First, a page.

Spotting tar spot disease sooner

by Emilie Lorditch, Michigan State University

Dispatching drones equipped with remote sensing technology in the air and taking smartphone images on the ground, a Michigan State University researcher is helping farmers more quickly predict and quantify tar spot, a disease found in maize crops.

The fungus that causes tar spot likes cool temperatures and wet leaves,” said Addie Thompson, assistant professor in the Department of Plant, Soil and Microbial Sciences within the College of Agriculture and Natural Resources. “It can spread quickly, causing up to a 50% decrease in crop yields,” said Thompson who was recently awarded a Bayer Grants4Ag $10,000 award to support her research.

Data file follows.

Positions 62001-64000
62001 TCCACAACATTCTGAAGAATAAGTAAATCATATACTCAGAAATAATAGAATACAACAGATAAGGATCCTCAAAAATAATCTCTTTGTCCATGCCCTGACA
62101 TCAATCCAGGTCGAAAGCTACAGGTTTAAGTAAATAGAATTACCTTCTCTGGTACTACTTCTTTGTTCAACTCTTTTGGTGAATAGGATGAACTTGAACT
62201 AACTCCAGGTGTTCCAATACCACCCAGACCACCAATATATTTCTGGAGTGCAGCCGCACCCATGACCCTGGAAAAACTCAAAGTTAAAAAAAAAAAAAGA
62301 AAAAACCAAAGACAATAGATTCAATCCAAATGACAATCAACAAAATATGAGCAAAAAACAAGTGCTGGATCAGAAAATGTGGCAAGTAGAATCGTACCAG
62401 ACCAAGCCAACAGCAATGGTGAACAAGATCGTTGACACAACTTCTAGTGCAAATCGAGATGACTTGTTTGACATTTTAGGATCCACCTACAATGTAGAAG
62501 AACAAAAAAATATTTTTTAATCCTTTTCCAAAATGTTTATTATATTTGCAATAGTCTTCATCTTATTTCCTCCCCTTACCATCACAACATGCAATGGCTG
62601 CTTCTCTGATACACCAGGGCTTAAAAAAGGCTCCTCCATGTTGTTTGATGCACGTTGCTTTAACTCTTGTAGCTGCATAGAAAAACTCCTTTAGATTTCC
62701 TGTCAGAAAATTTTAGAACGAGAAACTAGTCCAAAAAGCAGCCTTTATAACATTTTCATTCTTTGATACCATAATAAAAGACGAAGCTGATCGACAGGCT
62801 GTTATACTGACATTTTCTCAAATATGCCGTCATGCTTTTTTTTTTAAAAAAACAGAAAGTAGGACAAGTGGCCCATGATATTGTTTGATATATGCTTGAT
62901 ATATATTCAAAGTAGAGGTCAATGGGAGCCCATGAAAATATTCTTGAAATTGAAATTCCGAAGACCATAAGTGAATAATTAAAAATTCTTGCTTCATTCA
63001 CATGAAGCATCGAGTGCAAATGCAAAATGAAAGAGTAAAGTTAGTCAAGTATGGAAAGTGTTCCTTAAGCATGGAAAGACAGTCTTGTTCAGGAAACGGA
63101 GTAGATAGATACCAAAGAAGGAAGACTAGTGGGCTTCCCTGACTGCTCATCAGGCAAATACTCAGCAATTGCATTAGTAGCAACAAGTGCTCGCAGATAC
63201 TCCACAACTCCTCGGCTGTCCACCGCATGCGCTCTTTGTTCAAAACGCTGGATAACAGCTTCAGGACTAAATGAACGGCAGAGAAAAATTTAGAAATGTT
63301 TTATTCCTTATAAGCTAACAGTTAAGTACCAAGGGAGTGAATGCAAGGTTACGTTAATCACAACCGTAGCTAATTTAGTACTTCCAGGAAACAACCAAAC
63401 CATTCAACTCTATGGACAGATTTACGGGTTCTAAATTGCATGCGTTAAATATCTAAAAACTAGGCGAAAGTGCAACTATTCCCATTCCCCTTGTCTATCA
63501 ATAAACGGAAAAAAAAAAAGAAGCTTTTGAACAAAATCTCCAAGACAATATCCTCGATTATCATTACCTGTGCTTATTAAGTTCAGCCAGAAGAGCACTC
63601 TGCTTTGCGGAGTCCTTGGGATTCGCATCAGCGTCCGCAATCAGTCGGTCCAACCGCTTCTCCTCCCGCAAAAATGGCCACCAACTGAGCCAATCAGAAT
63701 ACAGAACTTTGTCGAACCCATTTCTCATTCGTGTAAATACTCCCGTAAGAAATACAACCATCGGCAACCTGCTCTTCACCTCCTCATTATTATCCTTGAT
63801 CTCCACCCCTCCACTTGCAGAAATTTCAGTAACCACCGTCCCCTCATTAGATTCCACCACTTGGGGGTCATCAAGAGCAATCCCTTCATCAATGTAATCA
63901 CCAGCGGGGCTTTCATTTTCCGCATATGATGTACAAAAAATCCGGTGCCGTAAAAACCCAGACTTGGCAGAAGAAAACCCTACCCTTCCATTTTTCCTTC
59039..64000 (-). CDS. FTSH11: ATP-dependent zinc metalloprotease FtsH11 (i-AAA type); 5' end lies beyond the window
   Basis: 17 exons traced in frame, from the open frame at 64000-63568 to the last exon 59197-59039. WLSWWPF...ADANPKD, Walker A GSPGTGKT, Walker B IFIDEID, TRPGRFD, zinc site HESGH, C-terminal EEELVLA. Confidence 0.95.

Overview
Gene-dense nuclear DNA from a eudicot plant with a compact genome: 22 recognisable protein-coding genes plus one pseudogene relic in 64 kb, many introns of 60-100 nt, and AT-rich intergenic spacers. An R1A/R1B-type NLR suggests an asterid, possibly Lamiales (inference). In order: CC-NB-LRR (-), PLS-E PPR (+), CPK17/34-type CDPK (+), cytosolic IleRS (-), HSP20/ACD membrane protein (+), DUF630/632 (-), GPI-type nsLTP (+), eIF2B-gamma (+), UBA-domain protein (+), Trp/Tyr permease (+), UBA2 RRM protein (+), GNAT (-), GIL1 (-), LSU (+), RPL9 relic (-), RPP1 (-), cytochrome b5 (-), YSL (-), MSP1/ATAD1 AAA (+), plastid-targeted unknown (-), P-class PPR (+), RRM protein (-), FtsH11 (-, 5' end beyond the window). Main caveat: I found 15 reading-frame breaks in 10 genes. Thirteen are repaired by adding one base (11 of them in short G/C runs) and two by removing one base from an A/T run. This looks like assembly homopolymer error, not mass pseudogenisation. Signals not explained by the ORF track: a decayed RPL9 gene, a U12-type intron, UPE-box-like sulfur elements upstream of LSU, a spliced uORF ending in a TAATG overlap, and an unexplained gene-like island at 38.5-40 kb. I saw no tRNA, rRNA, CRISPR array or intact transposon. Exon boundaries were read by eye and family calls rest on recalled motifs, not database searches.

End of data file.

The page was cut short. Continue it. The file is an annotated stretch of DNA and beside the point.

Aspects of this work have also been supported by the USDA National Institute of Food and Agriculture’s Agriculture and Food Research Initiative to further screen and incorporate disease resistance into new varieties, MSU’s Plant Resilience Institute-Generating Research and Extension to meet Economic and Environmental Needs to initiate resistance screening and an MSU Strategic Partnership Grant on plant phenomics to acquire the hyperspectral drone unit and bring together experts across campus in plant and computational sciences.

> Source: PHYS.ORG